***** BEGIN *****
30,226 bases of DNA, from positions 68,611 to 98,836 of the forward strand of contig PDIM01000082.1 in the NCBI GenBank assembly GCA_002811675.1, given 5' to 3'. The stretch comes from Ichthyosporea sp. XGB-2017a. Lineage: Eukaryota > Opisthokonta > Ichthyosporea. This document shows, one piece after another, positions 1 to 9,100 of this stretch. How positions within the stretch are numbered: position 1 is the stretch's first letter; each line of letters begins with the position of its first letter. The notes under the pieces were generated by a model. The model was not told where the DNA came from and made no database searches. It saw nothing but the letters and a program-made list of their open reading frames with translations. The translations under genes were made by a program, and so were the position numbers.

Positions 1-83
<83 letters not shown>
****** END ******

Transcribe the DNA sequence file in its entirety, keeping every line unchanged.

30,226 bases of DNA, from positions 68,611 to 98,836 of the forward strand of contig PDIM01000082.1 in the NCBI GenBank assembly GCA_002811675.1, given 5' to 3'. The stretch comes from Ichthyosporea sp. XGB-2017a. Lineage: Eukaryota > Opisthokonta > Ichthyosporea. This document shows, one piece after another, positions 1 to 9,100 of this stretch. How positions within the stretch are numbered: position 1 is the stretch's first letter; each line of letters begins with the position of its first letter. The notes under the pieces were generated by a model. The model was not told where the DNA came from and made no database searches. It saw nothing but the letters and a program-made list of their open reading frames with translations. The translations under genes were made by a program, and so were the position numbers.

Positions 1-83
<83 letters not shown>